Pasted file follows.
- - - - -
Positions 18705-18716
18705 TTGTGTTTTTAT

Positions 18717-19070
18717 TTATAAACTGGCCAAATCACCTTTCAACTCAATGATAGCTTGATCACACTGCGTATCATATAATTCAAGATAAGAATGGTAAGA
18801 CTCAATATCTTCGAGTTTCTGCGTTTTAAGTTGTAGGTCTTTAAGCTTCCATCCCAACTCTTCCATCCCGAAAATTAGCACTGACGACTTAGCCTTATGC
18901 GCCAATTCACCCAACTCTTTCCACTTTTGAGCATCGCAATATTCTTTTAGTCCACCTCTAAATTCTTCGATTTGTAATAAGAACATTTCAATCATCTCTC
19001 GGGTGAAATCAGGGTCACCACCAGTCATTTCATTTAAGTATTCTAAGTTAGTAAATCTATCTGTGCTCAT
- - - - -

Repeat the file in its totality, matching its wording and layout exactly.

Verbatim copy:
Positions 18705-18716
18705 TTGTGTTTTTAT

Positions 18717-19070
18717 TTATAAACTGGCCAAATCACCTTTCAACTCAATGATAGCTTGATCACACTGCGTATCATATAATTCAAGATAAGAATGGTAAGA
18801 CTCAATATCTTCGAGTTTCTGCGTTTTAAGTTGTAGGTCTTTAAGCTTCCATCCCAACTCTTCCATCCCGAAAATTAGCACTGACGACTTAGCCTTATGC
18901 GCCAATTCACCCAACTCTTTCCACTTTTGAGCATCGCAATATTCTTTTAGTCCACCTCTAAATTCTTCGATTTGTAATAAGAACATTTCAATCATCTCTC
19001 GGGTGAAATCAGGGTCACCACCAGTCATTTCATTTAAGTATTCTAAGTTAGTAAATCTATCTGTGCTCAT